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Planetary protection

Planetary protection

Humans now routinely venture beyond Earth and send spacecraft to explore other planets. With this extraordinary ability comes great responsibility; we must ensure that we do not bring back anything harmful from other worlds. Similarly, we must make sure that we do not introduce terrestrial biological contamination to other planets and moons that have potential for past or present life.

Taking microbiological samples from Schiaparelli, inside the portable cleanroom tent, at Baikonur. Credit: ESA

Meeting these planetary protection constraints is not just an aspiration; it is a legal obligation. The Committee on Space Research (COSPAR) has formulated a planetary protection policy to guide compliance with the United Nations Outer Space Treaty.

ESA has adopted this policy and acts on behalf of its Member States to ensure that the requirements are met for all missions the Agency is flying or contributing to.

In practice, for some missions planetary protection sets limits for the level of acceptable microbiological contamination and for the probability of a spacecraft crashing on specific target bodies.

Mars is a primary target in the search for evidence of extraterrestrial life, past or present, and for this reason stringent planetary protection requirements apply.

Taking microbiological samples from Schiaparelli, inside the portable cleanroom tent, at Baikonur. Credit: ESA

To satisfy these requirements, for orbiters or for spacecraft performing flybys, a space agency must demonstrate one of two things. Either that there is a very small chance of the spacecraft crashing or impacting on its target world or that, in the event of a crash, the chance of biologically contaminating the planet is below a set limit.

For the ExoMars Trace Gas Orbiter, ESA have chosen to satisfy the impact probability constraint. The Agency has demonstrated that there is a less than 1 in 100 chance of an impact on the planet for the first 20 years after launch and less than 1 in 20 chance for the time period from 20 to 50 years after launch.

These assessments are made by evaluating the operational reliability of the mission, the flight hardware reliability, and the effects of the natural space environment such as micrometeoroids or Mars atmospheric variations. The launcher upper stage has also been included in these assessments to ensure that it does not impact Mars after separating from the spacecraft.

Assembling Schiaparelli in the microbiological controlled cleanroom in Turin, Italy. Credit: ESA

For a lander or rover the limits on the level of possible microbiological contamination are much more stringent. For Schiaparelli – the ExoMars 2016 entry, descent, and landing demonstrator module – the ExoMars project built a new cleanroom, in which the microbiological contamination could be strictly controlled during the assembly of the module at Thales Alenia Space in Italy.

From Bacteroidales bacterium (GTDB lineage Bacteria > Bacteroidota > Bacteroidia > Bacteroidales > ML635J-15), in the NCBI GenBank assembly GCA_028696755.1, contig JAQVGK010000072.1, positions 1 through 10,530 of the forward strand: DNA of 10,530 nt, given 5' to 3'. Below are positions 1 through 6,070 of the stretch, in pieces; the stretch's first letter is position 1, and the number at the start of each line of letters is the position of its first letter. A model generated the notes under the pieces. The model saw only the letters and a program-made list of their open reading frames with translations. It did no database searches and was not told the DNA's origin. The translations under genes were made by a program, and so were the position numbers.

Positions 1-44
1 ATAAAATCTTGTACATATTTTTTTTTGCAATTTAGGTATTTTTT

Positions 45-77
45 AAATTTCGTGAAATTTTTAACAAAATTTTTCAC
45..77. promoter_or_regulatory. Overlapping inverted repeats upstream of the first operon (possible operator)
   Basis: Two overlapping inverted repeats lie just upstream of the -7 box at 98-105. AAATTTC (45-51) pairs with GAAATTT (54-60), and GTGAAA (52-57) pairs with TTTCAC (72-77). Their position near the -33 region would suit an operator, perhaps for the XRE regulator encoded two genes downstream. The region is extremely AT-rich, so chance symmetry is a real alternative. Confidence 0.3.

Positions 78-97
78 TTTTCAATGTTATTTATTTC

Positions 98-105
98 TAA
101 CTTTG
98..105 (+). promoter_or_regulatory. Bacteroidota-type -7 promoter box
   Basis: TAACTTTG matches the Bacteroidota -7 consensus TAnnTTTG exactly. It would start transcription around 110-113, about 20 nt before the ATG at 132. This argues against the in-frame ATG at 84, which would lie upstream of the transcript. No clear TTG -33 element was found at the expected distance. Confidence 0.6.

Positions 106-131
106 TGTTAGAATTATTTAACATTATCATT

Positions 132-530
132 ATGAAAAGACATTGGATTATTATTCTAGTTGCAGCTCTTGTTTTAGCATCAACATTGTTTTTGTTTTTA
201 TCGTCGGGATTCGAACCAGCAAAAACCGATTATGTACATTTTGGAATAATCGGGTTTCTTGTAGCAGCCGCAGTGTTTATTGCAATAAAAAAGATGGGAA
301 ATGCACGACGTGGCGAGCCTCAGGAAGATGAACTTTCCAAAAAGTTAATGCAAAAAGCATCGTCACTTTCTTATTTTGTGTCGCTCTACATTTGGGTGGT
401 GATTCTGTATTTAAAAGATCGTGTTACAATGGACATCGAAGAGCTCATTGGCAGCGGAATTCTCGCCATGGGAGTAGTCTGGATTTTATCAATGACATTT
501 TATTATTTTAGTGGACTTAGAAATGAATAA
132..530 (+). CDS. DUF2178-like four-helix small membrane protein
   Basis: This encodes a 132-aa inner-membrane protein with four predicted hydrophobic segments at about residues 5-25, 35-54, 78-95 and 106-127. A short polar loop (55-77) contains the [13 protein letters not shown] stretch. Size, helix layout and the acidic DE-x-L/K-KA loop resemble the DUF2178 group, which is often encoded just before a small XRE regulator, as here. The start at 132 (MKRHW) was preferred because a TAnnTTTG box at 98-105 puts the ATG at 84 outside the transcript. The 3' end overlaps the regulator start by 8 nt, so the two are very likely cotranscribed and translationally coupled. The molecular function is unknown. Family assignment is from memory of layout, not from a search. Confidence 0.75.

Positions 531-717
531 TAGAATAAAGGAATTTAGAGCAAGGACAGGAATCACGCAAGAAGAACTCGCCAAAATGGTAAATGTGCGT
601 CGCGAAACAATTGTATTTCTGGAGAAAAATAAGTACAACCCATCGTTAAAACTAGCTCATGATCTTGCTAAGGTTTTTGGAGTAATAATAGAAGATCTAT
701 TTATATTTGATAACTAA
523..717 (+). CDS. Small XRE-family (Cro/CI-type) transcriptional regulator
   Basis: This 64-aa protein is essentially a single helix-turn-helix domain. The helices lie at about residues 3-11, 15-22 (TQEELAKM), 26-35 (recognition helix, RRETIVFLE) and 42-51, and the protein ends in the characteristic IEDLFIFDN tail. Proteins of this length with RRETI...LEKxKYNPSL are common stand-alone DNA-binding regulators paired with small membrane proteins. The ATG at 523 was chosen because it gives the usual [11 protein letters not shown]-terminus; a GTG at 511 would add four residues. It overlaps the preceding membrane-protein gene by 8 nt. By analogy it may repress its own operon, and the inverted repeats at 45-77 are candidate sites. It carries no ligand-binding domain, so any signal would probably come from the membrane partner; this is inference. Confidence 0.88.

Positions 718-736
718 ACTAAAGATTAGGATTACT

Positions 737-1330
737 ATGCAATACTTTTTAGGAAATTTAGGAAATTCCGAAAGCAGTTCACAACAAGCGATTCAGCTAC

When the module was assembled, it was transferred to the Thales Alenia Space premises at Cannes, France, for testing. A portable ‘clean tent’ that could be used during these activities was set up in Cannes and later, when Schiaparelli was transferred to the launch site in Baikonur, the clean tent was transferred there too. In addition, the project has built two new microbiological laboratories to measure the microbiological contamination levels in the cleanrooms and on the flight system: one at Thales Alenia Space in Italy, and one at the launch site in Baikonur, Kazakhstan.

The TAS-I planetary protection team, inside the cleanroom tent at Baikonur.
Credit: Thales Alenia Space

A dedicated training programme for all personnel who were involved in the construction and testing of the module, and the development of new cleanroom operating procedures were implemented.

All flight hardware, including the launcher upper stage and the launcher fairing, had to go through numerous cleaning cycles. Sterile 80% isopropyl alcohol was used for this. The cleanrooms are cleaned with more aggressive chemicals, including hydrogen peroxide solutions.

Most of the Schiaparelli hardware was exposed to dry heat treatment – exposing it to temperatures between 110°C to 125°C for several hours to several days – to reduce the microbiological contamination. Almost 3000 microbiological tests were carried out throughout the assembly, test and launch operations to check that these procedures were working well.

The planetary protection requirements have been verified by internal and independent assessments throughout the project lifecycle during reviews, audits and tests. The final certificate of compliance has been issued for the launch readiness review.

As a result of these special measures and the excellent work of the Thales Alenia Space planetary protection, laboratory, and assembly, integration and test teams, the Agency has demonstrated that ExoMars 2016 is well within the constraints specified for the microbiological contamination and the probability of impact on Mars.

Last Update: 1 September 2019
22-Jul-2024 05:49 UT

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